Arizona election deniers Kari Lake and Mark Finchem have not conceded
As vote counting wraps up in Arizona, it's become clear who will win most of the close statewide races. What's not clear is whether the losers will accept the results.
Why it matters: Concessions support the peaceful transition of power and encourage a losing candidate's supporters to accept the will of the majority of voters.
State of play: The Associated Press and other news organizations have called the governor and secretary of state races, saying there aren't enough ballots left to change the current leads held by the Democratic nominees.
- GOP candidates Kari Lake and Mark Finchem have not conceded their races, and they've insinuated fraud is the only reason they came up short.
- Finchem has gone on a Twitter rant, saying that polling showed there was no way he could lose and that "the results from the machines defy all math."
Zoom out: These candidates, both of whom were endorsed by former President Trump, are following in his footsteps.
- Trump never officially conceded after he lost the 2020 election and has insisted that fraud or some other malicious behavior was the only reason he lost.
- In July, Lake and Finchem commended Trump for refusing to concede and told their supporters they also wouldn't if they lost.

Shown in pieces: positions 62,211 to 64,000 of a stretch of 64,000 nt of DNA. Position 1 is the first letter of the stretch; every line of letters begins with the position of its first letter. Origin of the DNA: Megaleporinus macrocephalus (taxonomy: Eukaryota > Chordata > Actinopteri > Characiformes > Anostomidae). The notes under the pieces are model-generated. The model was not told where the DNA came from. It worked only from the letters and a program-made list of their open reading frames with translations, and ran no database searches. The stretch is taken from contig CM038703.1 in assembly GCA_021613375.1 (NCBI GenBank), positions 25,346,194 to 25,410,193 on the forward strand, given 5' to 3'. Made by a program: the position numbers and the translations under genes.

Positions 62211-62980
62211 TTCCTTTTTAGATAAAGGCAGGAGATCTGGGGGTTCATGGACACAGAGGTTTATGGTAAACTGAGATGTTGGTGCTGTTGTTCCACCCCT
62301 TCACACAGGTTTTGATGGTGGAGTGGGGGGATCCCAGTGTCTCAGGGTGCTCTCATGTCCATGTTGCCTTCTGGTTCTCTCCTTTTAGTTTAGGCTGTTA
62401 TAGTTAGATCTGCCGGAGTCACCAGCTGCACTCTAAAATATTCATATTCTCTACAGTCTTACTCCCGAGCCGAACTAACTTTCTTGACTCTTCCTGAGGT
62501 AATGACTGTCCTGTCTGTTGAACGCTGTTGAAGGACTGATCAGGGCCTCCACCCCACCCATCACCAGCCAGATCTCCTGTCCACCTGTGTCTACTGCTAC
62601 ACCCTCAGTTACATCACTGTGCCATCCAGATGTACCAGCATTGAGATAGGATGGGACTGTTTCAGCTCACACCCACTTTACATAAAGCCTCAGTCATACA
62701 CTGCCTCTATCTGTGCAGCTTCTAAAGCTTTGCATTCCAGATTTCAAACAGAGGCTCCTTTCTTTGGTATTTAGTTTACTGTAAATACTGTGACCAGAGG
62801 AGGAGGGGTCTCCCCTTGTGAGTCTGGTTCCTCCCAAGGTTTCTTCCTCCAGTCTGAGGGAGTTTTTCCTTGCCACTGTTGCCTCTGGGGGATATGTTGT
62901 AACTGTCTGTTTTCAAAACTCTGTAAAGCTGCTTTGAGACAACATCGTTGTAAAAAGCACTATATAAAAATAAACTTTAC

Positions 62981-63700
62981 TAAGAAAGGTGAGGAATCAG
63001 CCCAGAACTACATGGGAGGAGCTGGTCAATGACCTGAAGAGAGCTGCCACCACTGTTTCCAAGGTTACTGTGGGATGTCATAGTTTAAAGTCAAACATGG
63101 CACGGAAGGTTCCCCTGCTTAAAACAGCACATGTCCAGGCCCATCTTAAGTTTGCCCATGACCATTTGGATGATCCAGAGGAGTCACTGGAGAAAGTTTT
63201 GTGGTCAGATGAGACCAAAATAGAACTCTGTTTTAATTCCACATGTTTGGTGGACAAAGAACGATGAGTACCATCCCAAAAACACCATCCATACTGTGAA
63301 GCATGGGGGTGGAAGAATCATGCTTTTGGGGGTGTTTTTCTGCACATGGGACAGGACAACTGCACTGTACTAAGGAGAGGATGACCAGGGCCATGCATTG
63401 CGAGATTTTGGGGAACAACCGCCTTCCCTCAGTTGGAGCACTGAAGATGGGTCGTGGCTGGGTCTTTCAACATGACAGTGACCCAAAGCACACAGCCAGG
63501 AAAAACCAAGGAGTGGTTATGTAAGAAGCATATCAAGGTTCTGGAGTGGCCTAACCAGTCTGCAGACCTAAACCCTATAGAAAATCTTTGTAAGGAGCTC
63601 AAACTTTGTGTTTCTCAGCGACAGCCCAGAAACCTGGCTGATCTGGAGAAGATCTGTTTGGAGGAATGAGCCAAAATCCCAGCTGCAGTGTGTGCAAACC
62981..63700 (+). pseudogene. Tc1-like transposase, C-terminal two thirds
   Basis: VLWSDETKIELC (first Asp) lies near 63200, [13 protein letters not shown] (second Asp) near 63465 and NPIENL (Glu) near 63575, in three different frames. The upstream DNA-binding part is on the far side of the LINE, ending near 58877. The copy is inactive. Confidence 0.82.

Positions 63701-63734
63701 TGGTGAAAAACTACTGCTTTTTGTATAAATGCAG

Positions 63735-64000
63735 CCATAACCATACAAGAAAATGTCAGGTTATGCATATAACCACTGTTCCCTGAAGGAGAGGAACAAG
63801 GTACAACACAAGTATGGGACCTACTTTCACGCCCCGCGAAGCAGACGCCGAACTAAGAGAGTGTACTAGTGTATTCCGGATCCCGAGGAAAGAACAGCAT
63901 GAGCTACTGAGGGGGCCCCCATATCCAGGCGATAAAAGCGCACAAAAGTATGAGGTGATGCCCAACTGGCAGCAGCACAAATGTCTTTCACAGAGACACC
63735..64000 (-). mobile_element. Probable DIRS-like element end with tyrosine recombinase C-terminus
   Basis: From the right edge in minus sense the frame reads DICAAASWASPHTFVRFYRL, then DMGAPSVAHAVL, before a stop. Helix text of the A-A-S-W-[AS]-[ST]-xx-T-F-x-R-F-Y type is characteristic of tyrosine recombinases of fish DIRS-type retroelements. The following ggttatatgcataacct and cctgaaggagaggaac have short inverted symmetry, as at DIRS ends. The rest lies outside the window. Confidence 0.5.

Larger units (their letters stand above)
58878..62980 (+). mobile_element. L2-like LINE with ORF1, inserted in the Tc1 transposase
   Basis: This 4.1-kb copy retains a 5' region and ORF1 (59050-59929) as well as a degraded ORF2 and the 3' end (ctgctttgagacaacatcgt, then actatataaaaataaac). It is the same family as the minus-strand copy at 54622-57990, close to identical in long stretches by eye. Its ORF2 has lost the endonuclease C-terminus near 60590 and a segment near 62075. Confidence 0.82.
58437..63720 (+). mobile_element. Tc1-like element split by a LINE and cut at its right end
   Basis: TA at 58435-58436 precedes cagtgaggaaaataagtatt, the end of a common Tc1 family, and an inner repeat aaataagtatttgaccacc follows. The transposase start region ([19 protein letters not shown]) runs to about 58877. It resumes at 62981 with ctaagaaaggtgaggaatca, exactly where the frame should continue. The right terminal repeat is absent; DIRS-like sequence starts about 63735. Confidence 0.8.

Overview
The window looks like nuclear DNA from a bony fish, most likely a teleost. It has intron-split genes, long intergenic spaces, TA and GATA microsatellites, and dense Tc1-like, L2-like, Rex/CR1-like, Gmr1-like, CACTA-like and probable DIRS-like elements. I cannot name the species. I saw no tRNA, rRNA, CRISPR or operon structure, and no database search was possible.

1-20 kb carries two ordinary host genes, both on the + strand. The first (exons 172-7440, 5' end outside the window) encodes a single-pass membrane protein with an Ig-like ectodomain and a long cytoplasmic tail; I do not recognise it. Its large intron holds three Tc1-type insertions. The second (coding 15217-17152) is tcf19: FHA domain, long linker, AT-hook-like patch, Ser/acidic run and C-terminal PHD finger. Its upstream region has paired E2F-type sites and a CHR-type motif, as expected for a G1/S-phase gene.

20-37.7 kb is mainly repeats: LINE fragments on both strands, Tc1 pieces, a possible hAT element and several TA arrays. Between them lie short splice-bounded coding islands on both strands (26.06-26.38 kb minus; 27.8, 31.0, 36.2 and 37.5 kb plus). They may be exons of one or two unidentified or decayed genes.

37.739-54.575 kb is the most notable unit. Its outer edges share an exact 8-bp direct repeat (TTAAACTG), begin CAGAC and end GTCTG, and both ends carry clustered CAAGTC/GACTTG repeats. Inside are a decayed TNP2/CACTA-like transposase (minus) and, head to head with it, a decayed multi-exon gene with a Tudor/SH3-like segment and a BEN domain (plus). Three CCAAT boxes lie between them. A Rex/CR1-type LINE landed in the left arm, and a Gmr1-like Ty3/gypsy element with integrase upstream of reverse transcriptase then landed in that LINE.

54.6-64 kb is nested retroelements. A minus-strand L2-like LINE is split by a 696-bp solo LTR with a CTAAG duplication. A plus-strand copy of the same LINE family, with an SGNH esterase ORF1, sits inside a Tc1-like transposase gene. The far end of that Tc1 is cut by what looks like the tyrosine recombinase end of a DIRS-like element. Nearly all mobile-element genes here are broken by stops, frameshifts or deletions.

What's next: Election results aren't final until each county canvasses them by Dec. 5 and the Secretary of State certifies them.
- Of note: If any race shows a margin of victory of or less than 0.5%, a recount will be conducted after the state's canvass. The races for attorney general and superintendent of public instruction races are likely to require a recount.
What we're watching: Canvass votes used to be humdrum bureaucratic affairs, but supporters of Lake and Finchem will likely show up this year to object to the county supervisors' confirmation of the election's outcome.
1 surprising thing: State Sen. Wendy Rogers, one of the most ardent 2020 election deniers in the country, seemed to be coming to terms with the losses during an appearance Monday night on "The Charlie Kirk Show."
- "We wonder now if we were in an echo chamber. I don't know. I'm just beginning to get some perspective."
Of note: Rogers won re-election in her northern Arizona district.
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